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At new clinic, allergy sufferers treated with pills, not shots

| Monday, July 17, 2017, 11:00 p.m.
Dr. David Skoner, founder of EZ Allergy, poses for a portrait outside his offices in McMurray.
Nate Smallwood | Tribune-Review
Dr. David Skoner, founder of EZ Allergy, poses for a portrait outside his offices in McMurray.
Dr. David Skoner, founder of EZ Allergy, poses for a portrait in office in McMurray.
Nate Smallwood | Tribune-Review
Dr. David Skoner, founder of EZ Allergy, poses for a portrait in office in McMurray.

Most patients say “no” when Dr. David Skoner suggests they travel to his office once a week for allergy shots.

The pain and inconvenience of the shots, which must be administered for months or years to be effective, convince many patients to live with the runny noses, itchy eyes and occasional sinus infections of allergies, said Skoner, who has been an allergist for about 30 years.

At a newly opened business in McMurray, Skoner is steering more patients to allergy immunotherapy tablets, which do the same thing as the shots without all the office visits and needle pricks.

“We want them to have the benefits of immunotherapy conveniently and comfortably,” said Skoner, who opened EZ Allergy two weeks ago. Skoner also works as an allergist at West Virginia University School of Medicine and has worked at Pittsburgh health systems.

Skoner said he plans to start offering walk-in service soon. The business is open a couple of days a week, but he plans to be eventually be open six days a week

The Food and Drug Administration approved allergy tablets for grass and ragweed in 2014 and for dust mites this year. The tablets work through the same basic mechanism of the shots, exposing the body's immune system over time to small doses of the allergens to build up tolerance.

“They appear to be equally as effective and they actually appear to be safer,” said Dr. Deborah Gentile, director of research at the North Hills office of Pediatric Alliance. Gentile studied orally administered allergy immunotherapy at Allegheny Health Network before moving to Pediatric Alliance.

The tablets, which are taken daily, contain smaller amounts of allergens than the weekly shots, reducing an already-slight risk that they might provoke a severe allergic reaction in patients, she said.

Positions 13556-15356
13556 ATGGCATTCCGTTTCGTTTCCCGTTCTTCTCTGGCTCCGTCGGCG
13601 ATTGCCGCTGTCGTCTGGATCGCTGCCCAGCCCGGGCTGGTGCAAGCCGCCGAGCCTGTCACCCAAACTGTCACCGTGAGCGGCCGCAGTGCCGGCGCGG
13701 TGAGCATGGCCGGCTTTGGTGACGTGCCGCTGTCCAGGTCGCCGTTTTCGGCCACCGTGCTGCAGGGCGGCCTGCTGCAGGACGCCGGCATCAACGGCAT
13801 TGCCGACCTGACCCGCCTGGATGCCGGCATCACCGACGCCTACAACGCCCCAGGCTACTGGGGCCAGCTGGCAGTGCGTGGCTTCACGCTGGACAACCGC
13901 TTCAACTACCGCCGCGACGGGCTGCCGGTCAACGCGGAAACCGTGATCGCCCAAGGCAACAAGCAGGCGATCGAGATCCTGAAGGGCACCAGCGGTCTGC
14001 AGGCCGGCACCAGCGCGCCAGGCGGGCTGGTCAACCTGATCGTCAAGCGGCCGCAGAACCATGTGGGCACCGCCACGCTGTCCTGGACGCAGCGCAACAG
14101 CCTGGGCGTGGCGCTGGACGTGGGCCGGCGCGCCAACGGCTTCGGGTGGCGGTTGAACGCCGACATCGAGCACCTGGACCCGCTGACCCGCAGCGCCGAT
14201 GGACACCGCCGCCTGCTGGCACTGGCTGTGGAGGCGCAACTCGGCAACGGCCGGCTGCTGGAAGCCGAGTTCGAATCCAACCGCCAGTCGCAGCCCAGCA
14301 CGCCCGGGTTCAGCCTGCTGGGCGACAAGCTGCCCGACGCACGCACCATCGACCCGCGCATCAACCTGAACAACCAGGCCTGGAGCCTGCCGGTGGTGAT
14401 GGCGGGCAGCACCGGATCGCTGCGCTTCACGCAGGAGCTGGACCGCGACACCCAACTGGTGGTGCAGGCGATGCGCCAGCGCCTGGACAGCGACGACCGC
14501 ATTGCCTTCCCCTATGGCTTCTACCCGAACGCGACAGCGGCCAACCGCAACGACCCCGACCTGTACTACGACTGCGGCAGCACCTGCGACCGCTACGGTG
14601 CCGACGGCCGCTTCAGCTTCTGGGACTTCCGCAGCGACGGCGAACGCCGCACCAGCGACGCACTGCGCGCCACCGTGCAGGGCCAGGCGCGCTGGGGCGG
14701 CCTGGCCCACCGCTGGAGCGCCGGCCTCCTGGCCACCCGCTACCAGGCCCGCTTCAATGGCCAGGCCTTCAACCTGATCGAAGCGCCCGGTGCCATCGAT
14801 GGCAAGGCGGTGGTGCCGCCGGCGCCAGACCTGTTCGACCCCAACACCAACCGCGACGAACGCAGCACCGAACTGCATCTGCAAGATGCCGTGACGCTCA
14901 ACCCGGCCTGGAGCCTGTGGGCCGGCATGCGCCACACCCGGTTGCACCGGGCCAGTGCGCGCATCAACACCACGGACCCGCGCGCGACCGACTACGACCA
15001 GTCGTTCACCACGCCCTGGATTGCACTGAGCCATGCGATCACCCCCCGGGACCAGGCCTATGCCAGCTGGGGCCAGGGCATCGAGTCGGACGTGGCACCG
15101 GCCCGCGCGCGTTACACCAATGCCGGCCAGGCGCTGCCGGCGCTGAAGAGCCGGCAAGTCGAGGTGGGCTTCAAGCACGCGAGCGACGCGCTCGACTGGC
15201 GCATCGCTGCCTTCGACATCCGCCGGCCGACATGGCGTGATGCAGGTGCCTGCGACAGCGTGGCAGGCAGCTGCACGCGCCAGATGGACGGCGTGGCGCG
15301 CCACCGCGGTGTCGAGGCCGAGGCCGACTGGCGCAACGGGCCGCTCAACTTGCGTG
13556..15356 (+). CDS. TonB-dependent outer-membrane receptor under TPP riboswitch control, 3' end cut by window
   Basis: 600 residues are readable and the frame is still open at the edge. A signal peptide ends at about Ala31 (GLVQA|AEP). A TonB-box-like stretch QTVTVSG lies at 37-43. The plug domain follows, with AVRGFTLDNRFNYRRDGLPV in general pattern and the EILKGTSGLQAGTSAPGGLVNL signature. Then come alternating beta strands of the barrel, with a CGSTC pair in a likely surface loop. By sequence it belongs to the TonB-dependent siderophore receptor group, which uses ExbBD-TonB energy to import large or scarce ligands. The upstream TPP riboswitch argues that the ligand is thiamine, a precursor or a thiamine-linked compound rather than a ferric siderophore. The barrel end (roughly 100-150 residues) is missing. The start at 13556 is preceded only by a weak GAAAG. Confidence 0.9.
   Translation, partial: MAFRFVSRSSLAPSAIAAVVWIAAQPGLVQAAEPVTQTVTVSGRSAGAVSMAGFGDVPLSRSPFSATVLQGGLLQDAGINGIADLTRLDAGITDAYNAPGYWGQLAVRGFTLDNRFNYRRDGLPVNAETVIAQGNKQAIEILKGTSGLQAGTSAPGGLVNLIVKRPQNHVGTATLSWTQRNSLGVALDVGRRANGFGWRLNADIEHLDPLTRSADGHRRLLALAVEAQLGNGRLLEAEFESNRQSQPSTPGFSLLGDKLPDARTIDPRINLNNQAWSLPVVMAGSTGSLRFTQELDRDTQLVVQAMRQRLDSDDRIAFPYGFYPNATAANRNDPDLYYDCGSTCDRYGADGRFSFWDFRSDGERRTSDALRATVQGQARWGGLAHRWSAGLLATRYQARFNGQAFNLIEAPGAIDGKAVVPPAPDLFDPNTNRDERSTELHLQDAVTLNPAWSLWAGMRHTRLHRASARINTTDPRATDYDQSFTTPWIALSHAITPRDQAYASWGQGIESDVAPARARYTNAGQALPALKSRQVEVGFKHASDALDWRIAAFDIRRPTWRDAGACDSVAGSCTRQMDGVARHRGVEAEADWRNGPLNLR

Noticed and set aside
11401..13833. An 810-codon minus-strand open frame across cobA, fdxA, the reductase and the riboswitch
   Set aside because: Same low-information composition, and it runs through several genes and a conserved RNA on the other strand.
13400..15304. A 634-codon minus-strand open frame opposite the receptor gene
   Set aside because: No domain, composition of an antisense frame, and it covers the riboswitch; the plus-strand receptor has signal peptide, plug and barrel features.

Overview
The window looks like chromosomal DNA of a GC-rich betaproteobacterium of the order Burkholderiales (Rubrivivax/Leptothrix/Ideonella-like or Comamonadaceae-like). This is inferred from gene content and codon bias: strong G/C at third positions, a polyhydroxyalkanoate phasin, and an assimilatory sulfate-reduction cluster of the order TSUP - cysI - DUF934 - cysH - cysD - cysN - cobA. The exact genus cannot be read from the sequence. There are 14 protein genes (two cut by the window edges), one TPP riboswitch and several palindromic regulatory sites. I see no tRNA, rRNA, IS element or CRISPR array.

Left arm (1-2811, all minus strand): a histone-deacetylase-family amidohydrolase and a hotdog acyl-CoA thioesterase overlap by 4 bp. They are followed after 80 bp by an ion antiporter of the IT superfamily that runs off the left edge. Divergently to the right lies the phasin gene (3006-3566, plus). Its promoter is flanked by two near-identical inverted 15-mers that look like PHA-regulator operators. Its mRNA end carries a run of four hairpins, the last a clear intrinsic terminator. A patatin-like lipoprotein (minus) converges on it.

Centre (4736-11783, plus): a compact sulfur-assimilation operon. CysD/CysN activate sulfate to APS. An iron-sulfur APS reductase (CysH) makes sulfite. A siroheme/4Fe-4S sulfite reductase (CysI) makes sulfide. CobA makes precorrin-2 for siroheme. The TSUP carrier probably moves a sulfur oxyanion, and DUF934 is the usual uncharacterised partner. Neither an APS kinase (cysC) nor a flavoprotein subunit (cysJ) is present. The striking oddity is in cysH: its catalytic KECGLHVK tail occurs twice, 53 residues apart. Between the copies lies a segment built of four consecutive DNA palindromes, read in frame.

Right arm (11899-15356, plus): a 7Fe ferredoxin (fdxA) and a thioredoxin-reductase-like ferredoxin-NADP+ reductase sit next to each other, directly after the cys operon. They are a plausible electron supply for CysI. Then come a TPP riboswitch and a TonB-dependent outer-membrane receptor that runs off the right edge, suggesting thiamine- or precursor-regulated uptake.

The FDA has approved Oralair, from London-based drugmaker Stallergenes Greer, to treat grass allergies in 10- to 65-year-olds. The agency approved Grastek, from Danish drugmaker ALK, to treat grass allergies in 5- to 65-year-olds. It approved Ragwitek, also from ALK, for ragweed allergies in 18- to 65-year-olds. The agency approved a dust-mite tablet for people over 18 in March, but the pill is not yet available.

The pills, like the shots, are meant to be started months before allergy seasons start. Doctors prescribe epinephrine at the same time as the tablets for patients to use in case of severe allergic reactions.

Marilyn Grossman, a 59-year-old ear, nose and throat nurse practitioner who lives in Chatham, Virginia, said she tried allergy shots after antihistamines and nasal steroids provided little relief for her seasonal hay fever.

Grossman had started working on her family's goat farm again after years of living in a city, intensifying her allergies. The shots, which included serum for mold and other allergies in addition to her grass allergy, reddened her skin in a 10-centimeter area hours after she received the shots, she said. And the shots didn't relieve her symptoms.

Oralair worked better, eliminating most of her symptoms, she said.

Grossman said she hasn't experienced side effects of the pills, which can range from itching and swelling sensations under the tongue and throat to rare cases of anaphylaxis.

About 90 percent of people who take the shots for three to four years are cured of their allergies, Gentile said; early studies suggest the tablets might be able to cure the allergies with less time, she said.

Not all allergists have embraced the tablets yet, Skoner said, and some challenges stand in the way of broader use.

Patients must take their first tablet under a doctor's supervision in case they go into anaphylactic shock, he said. But patients usually need a prescription for the pills, requiring a trip to the pharmacy and a second appointment to get started. As a private business owner, Skoner uses samples from drugmakers to test patients' reactions – a practice most large hospital systems don't allow doctors to do.

The tablets cost about $300 per month before insurance, Skoner said. He said drug companies often offer discounts to lower the price.

Wes Venteicher is a Tribune-Review staff writer. Reach him at 412-380-5676, or via Twitter @wesventeicher.

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